That said, dealerships are generally required to surrender information if you ask. You can take legal action if a salesperson lies or presents misleading information about a vehicle, which they obviously want to avoid.
The best way to protect yourself from salesperson tactics is to request a vehicle history report. This report includes valuable information on the car’s history, from odometer readings to a list of any accidents the vehicle was in.
Are most used cars rebuilt vehicles?
Believe it or not, most used cars are not considered to be rebuilt titles. To be rebuilt, they first have to be salvage vehicles. Most cars do not have a total loss on their records. So, while they may have damage due to a fender bender, they won’t be a rebuilt vehicle because it wasn’t a total loss.
While they may have minor damage, most cars that you’ll see for sale at a reputable dealership will have a clean title.
How do you turn a rebuilt title into a clean title?
Despite what some scammers may say, you can’t turn a rebuilt title into a clean title. Once a car has been given a branded title, or has been declared a total loss, you cannot do anything to make it a clean title. This is a scam that is known as title washing.
Title washing is not doable and, in many cases, can land the car’s owner in hot water if an attempt to wash the title is noticed. It’s actually a federal offense, so if you hear about this happening, it may be time to report this to the authorities.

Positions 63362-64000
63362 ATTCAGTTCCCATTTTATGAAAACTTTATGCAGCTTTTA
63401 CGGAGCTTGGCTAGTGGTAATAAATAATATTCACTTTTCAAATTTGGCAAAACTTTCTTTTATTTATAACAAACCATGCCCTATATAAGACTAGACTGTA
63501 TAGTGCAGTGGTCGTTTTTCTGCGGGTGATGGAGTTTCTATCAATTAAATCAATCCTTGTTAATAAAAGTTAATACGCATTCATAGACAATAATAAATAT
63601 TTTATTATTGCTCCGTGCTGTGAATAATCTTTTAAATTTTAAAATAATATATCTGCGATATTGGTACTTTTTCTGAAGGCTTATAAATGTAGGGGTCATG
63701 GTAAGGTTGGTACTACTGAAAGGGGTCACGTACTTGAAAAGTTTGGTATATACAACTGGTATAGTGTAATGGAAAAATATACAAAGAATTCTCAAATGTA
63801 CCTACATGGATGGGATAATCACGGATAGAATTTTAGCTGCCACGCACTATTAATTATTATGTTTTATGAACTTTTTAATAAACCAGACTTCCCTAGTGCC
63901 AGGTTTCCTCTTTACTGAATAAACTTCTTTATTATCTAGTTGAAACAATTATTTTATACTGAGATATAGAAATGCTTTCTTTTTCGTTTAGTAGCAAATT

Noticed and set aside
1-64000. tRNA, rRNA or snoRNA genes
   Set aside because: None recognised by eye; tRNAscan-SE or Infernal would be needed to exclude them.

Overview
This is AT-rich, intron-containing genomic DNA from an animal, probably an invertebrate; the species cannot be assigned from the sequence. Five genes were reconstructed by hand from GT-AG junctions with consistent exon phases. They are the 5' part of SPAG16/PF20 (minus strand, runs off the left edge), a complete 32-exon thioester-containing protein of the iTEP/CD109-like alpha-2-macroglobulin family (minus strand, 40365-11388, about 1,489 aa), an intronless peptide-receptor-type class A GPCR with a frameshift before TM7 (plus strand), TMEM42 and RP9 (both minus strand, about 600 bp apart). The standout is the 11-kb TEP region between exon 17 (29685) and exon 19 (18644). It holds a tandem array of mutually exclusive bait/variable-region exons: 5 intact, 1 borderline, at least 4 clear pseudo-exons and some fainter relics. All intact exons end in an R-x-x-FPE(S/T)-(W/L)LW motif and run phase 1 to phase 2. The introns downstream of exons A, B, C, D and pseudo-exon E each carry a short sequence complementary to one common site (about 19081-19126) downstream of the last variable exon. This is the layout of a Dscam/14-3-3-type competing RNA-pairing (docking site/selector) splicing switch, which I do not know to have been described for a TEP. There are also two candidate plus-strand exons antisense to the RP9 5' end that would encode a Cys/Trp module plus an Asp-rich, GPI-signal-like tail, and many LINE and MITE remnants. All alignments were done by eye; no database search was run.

Are rebuilt titles bad?
Rebuilt titles are not great (nobody dreams of buying a vehicle with a rebuilt title), but they aren’t always terrible. It’s possible to find a reliable bargain for a car that’s a rebuilt title. It often takes personal connections, multiple inspections from mechanics you trust, as well as luck. Think of a rebuilt vehicle as a “higher-risk purchase” that could end up being a great deal.
- A rebuilt title means that your car was once declared a total loss by an insurance company, but then got repaired until it was drivable.
- People often buy them for a price as low as 60% of the car model’s typical purchase price.
- Unfortunately, rebuilt cars are often difficult to insure. There’s also the possibility that the car has hidden damage that wasn’t previously fixed.
- While rebuilt vehicles are deemed safe for public roads by the government, the truth is that they still may require additional repairs.
- In some states, it is illegal to sell a car that was ever a salvage vehicle, including rebuilt title cars.
View Article Sources
- Rebuilt Vehicles — Texas Department of Motor Vehicles
- Rebuilt Title Established by Salvage Title Checklist — Colorado Department of Revenue Department of Motor Vehicles
- What is a Branded Title on a Car? — SuperMoney
- A Complete Guide to Choosing the Best Auto Insurance — SuperMoney
- Best Cheap Car Insurance | April 2022 — SuperMoney
- 2020 Auto Loan Industry Study — SuperMoney
- How To Get The Best Deal On A Used Car — The Super Guide — SuperMoney
- Should I Buy a New or Used Car? — SuperMoney
- Can You Lease a Car and Then Buy It? — SuperMoney
- Can You Buy a Car With a Debit Card? — SuperMoney